Questions about why Stack Overflow does not share rep with Meta Stack Overflow are met with the response that meta.stackoverflow and stackoverflow do not share a "parent-child relationship" like the other meta sites. For example, this response:
Stack Overflow isn't in a parent-child relationship with Meta Stack Overflow like the other sites are with their respective sites. Meta Stack Overflow is intended to handle not only issues with Stack Overflow, but for the Stack Exchange Network as a whole. It is also the specific place to ask questions about Data Explorer, Area 51, and Careers which otherwise lack their own meta sites and even reputation in some cases. In essence - Meta Stack Overflow is the site for all of the Stack Exchange Network. Tying reputation to Stack Overflow would undermine that, since not everyone who knows the engine is particularly active on Stack Overflow.
This just raises the question: Why doesn't Stack Overflow have a "real" meta (with a "parent-child" relationship) like the other Stack Exchange sites? Why is it treated as a special case? The closest thing I've seen to an explanation is this bit from the New Per-Site Metas blog post:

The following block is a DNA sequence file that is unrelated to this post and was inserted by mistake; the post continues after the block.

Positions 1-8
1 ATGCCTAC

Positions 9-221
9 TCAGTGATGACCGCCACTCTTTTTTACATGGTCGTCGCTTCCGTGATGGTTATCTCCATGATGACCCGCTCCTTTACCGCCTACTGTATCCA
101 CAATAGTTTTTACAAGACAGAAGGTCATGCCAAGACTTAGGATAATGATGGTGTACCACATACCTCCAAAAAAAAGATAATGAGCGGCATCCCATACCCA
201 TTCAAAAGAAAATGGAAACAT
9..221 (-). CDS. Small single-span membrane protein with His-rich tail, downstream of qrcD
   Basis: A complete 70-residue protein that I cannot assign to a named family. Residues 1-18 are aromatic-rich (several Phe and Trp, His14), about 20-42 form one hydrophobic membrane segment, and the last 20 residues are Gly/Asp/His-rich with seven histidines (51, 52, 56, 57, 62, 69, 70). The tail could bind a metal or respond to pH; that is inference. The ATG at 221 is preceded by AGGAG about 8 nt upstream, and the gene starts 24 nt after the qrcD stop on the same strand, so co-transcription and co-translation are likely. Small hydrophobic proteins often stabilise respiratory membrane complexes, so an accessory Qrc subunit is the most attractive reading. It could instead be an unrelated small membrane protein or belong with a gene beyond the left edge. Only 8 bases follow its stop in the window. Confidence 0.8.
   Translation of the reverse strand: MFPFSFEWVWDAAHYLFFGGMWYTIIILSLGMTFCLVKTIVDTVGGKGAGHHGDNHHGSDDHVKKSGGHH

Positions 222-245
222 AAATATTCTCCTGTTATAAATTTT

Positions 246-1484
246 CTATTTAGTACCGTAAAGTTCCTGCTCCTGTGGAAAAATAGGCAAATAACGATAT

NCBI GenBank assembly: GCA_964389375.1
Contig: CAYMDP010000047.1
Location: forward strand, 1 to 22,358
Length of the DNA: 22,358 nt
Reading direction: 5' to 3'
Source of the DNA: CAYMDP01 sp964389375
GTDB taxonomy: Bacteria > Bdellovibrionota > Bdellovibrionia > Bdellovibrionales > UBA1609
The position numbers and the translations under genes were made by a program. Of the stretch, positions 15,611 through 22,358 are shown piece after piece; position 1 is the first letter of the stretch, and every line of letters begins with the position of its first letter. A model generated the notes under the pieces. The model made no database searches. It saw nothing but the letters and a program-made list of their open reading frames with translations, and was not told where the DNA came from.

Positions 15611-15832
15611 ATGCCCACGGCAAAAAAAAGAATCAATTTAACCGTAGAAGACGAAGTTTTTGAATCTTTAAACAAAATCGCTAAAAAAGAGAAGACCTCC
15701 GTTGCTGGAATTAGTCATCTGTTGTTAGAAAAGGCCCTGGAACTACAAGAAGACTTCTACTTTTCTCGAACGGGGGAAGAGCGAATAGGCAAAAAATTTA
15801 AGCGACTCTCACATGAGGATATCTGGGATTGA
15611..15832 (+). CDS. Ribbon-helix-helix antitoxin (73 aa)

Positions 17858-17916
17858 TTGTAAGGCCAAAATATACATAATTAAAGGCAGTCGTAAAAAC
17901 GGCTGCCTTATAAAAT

For now we are leaving meta.stackoverflow.com grandfathered in, as-is, with no changes; it’s still a standalone community with a standalone reputation system. We think Stack Overflow is large enough to justify this, and it just so happens that Stack Overflow is also the name of the company, too. Meta Stack Overflow will serve as the “National Capital” where we process feedback not just for Stack Overflow but for the core engine itself — while the smaller meta sites are akin to regional or state capitals.
But this is a really unsatisfying explanation as it doesn't really stand up to reason. How does the fact that Stack Overflow is large justify the lack of a "real" meta site? If anything, shouldn't the fact that it's large actually mean the opposite: that its meta should not have some purpose?